The movie “The Social Network’’ depicts the launch of Facebook at Harvard University in 2003 and 2004. (Merrick Morton/Columbia Pictures)
Liberties taken with characters, motivations, they say
By Joseph P. Kahn
October 2, 2010
It’s witty and entertaining, with snappy dialogue and memorable performances bound to attract Oscar talk. But for one knowing slice of the audience for “The Social Network’’ — the new film about the birth of Facebook — there is an awful lot less to “like.’’
The movie opens this weekend to rave reviews from critics. For some people who were there during the website’s launch at Harvard University in 2003 to 2004, though, “The Social Network’’ is more than a cinematic revisiting of events and personalities. What’s portrayed onscreen is their own college experience, and that’s getting more mixed reviews regarding the film’s authenticity and accuracy.
On Thursday night, four members of Harvard’s class of 2004 and one 2002 grad watched “Social Network,’’ then gathered afterward to share their reactions. All count themselves among Facebook’s first few hundred subscribers.
One, Steve Grossman, was a fraternity brother of Facebook founder Mark Zuckerberg and knew many of the film’s major players personally. Another, Sam Lipoff, has 1,500 Facebook “friends,’’ many of them holdovers from his Harvard days.
The consensus? While well written and well acted, “Social Network’’ takes ample liberties with the reality they lived as undergraduates. Motivations and character traits have been distorted, the five agreed, sometimes amusingly but often less so.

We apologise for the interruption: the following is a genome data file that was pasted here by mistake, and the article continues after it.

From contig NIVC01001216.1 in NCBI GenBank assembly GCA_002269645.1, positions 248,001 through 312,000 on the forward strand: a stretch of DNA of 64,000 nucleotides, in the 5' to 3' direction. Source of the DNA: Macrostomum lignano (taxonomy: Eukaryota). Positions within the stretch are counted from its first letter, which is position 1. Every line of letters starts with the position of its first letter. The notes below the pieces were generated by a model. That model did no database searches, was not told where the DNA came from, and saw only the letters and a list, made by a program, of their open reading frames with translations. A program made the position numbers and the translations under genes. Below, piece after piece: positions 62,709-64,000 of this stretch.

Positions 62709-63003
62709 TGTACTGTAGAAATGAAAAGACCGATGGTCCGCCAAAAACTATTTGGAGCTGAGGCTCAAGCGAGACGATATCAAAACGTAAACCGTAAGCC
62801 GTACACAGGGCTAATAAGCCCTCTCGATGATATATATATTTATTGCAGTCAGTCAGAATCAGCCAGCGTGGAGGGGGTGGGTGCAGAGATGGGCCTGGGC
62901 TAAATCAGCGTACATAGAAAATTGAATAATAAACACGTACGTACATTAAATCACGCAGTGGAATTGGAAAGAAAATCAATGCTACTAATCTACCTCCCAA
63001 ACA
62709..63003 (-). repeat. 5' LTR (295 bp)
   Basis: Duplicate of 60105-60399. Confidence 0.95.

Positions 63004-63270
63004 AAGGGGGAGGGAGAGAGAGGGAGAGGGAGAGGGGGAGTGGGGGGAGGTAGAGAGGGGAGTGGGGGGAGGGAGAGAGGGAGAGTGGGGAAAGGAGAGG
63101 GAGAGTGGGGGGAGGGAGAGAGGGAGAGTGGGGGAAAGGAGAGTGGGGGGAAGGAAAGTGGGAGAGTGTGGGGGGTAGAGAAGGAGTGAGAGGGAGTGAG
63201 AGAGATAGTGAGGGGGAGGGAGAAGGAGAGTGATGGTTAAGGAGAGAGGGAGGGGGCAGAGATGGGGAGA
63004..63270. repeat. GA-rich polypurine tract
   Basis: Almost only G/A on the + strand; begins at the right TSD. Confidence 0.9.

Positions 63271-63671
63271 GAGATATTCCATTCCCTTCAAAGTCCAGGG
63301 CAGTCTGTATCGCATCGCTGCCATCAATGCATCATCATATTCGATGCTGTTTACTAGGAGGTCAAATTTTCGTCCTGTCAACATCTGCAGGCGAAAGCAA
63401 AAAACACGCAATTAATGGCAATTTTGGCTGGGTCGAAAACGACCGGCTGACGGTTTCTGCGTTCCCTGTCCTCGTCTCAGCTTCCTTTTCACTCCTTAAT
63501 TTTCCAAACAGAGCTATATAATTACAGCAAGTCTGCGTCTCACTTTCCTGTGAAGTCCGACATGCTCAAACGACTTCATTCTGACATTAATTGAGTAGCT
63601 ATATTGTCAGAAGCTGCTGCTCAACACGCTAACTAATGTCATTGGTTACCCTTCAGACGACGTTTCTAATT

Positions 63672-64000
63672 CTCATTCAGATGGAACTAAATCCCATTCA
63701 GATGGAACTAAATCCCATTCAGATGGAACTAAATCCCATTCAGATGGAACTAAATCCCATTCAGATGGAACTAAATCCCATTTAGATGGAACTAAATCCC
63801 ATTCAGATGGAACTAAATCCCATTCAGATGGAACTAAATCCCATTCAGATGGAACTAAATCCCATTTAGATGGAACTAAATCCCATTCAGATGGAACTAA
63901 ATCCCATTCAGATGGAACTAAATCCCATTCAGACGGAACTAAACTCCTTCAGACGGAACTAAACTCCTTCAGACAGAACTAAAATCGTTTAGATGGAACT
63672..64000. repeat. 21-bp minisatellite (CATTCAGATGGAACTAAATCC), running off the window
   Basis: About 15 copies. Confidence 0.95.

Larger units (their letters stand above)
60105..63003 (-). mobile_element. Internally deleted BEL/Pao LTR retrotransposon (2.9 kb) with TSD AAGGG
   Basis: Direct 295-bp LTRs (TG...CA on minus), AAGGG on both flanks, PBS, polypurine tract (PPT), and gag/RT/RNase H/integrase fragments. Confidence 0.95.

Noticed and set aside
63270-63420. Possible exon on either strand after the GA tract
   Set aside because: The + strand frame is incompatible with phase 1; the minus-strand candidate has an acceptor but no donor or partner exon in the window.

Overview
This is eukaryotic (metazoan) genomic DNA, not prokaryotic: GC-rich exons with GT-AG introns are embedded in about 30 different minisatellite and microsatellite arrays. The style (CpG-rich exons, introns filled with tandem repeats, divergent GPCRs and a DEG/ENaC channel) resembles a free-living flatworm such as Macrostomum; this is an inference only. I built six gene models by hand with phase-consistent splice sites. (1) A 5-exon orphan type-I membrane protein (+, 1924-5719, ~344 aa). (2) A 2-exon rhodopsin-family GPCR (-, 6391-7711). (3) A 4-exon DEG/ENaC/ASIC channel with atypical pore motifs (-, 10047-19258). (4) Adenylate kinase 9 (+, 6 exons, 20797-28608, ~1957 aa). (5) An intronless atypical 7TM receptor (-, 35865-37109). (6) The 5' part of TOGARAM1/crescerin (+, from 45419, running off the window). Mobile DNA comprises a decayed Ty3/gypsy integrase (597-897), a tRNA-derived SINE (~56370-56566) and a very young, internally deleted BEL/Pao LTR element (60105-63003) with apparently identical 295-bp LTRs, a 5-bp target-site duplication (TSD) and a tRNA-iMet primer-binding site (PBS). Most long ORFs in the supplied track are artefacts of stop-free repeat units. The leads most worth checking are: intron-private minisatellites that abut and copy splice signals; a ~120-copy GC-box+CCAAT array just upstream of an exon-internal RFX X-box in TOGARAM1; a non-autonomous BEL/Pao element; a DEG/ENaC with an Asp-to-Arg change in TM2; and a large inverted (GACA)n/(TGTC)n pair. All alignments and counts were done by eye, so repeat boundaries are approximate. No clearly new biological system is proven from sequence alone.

Grossman, 28, an information technology analyst at Northeastern University, was the most critical of the group. Watching the movie made him physically uncomfortable, he admitted.
“What was driving Mark in the movie didn’t ring true at all,’’ said Grossman, who faulted the movie for linking Zuckerberg’s social network-building ambitions to his feeling shunned by Harvard’s elite final clubs. Pure Hollywood invention, said Grossman. “Mark’s a good person. My fear is, people will leave this movie thinking he’s a royal [expletive]. And he’s not.’’
Elizabeth Burke Cantwell, 28, a career counselor at Boston University, and Lindsay Hyde, 28, who runs a Boston-based nonprofit, laughed at campus dating habits being depicted as a kind of running frat house bacchanal. In one scene, a group of women arrive from off-campus for a night of heavy drinking and striptease dancing at a final club.
“Taking off clothes — I never saw that at any party I went to,’’ Cantwell said. Added Hyde, “The clubs do pose a gender challenge at Harvard, absolutely. But their portrayal far exceeded their prominence on campus.’’
“The Social Network’’ is based on Ben Mezrich’s book “The Accidental Billionaires’’ and was written by Aaron Sorkin, creator of “The West Wing’’ and other dramas. Mezrich has acknowledged that his book re-creates conversations and scenes for dramatic effect and does not always faithfully follow history.
“The book and movie are entertainment vehicles,’’ said Hyde’s husband, Blair Baldwin. “But at the end of the day, the real story is much tamer. To make a good move I guess you have to take some liberties. It’s a great movie, but it’s not a documentary.’’